Mental Health at Work – What Employers need to know

Attitudes towards mental health are changing and employers need to be aware of the importance of taking the mental health concerns of their employees seriously.

Annual statistics from the Health and Safety Executive show that between 2019 and 2020, an estimated 17.9 million working days were lost because of absences due to work-related stress, anxiety, or depression.  This figure accounted for 55% of the total number of working days lost as a result of ill health.  Added to this, women’s levels of work-related stress, anxiety, and depression were 25% higher than men’s, which is astonishing and concerning to women of working age.

So what do employers need to know about mental health at work?

Essentially, employers must be aware of how to manage and respond to any mental health concerns in a fair, open, and supportive way.  They also need to understand the legal requirements of making reasonable adjustments while ensuring that they do not discriminate against an employee who has a mental health condition that would be considered a disability.

An empathic best practice approach will go a long way in showing employees that they are being treated appropriately in the circumstances.  This will also help to increase staff retention and reduce sickness absence rates.

Unhappy or unwell staff are more likely to leave their employment if they feel that they have been treated unfairly or discriminated against because of their mental health.  An employee may also bring discrimination claims to an employment tribunal.  Dealing with these issues invariably takes time, incurs financial costs, and exposes the business to the potential threat of damaging its reputation if the employee wins the case. So, to avoid the development of problematic issues like recurring sickness absences, it is clearly beneficial for employers to appropriately manage the mental health requirements of their employees.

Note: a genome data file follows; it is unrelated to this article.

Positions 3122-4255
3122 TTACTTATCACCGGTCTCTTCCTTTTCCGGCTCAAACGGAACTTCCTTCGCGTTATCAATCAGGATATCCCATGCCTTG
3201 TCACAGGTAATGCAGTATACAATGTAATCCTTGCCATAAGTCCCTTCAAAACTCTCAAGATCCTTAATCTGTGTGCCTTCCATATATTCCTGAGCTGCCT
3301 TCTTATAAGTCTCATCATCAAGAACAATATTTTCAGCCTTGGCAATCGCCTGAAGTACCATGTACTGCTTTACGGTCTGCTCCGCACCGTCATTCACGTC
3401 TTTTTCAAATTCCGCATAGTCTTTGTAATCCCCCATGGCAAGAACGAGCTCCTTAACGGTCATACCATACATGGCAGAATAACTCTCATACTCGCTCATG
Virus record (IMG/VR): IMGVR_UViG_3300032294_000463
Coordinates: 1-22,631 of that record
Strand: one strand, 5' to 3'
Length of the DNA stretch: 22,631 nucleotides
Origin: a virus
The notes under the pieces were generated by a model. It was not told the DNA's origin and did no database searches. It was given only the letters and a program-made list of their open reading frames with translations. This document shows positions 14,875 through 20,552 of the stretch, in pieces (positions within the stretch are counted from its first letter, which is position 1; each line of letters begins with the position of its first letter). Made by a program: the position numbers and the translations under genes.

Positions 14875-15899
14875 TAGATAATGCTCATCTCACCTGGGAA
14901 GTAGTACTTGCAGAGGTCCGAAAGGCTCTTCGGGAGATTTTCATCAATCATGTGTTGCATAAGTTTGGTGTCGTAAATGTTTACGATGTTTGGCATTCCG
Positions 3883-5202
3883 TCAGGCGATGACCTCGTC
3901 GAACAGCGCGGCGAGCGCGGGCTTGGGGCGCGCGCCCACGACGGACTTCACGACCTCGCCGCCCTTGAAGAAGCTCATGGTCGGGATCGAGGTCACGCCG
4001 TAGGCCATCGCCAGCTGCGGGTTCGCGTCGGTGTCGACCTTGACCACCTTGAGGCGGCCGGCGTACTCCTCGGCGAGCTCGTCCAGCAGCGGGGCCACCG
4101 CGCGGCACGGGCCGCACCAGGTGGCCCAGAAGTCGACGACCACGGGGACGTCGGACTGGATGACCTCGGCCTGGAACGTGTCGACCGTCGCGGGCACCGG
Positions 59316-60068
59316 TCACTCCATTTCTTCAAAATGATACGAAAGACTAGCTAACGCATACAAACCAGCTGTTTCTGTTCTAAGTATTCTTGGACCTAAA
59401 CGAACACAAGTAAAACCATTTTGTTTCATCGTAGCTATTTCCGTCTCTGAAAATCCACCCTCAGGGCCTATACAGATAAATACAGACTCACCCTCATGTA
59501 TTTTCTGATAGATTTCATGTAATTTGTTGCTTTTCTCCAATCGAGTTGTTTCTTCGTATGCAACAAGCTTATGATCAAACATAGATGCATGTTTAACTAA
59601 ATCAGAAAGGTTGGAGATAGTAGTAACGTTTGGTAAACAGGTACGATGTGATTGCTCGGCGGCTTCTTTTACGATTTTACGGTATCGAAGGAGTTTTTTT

Having a supportive and open culture at work where mental health concerns are taken seriously and employees are treated with dignity and respect will ensure that employees are more productive at work and days off sick are likely to be less.

What obligations do employers have regarding the health of their employees?

According to UK law, employers have a duty to take all reasonably practicable steps to safeguard the health and safety of employees at work. This incorporates the mental and physical health and well-being of employees in general and would include the following:

  •  Providing a safe place and safe system of work
  •  Providing health and safety equipment or clothing where necessary
  •  Carrying out adequate health and safety risk assessments
  •  Ensuring sufficient protection from discrimination at work

A mental health issue could well be considered a disability under Section 6 of the Equality Act 2010.  For this to be the case, the mental health condition would need to meet the following criteria:

Any physical or mental impairment which has a substantial and long-term adverse effect on an employee’s ability to carry out normal day-to-day activities

The health condition must also have lasted for twelve months or be likely to last for at least twelve months.  It is important to note that a mental health condition that does not display symptoms all the time may still meet the definition of a disability in law.

What are the responsibilities of employers towards disabled employees?

Employers need to make reasonable adjustments to remove any disadvantage that an employee is suffering due to a mental health condition.  They should also ensure that the employee’s disability does not result in discrimination.

When it comes down to it, employees are the greatest asset of any business, so it’s in the interests of employers to ensure that they take reasonable steps to protect the mental health of their staff. There is no doubt that a healthy and motivated workforce will ultimately be good for both business productivity and profit!

Feel free to contact us if you need professional legal advice related to mental health in your place of work.

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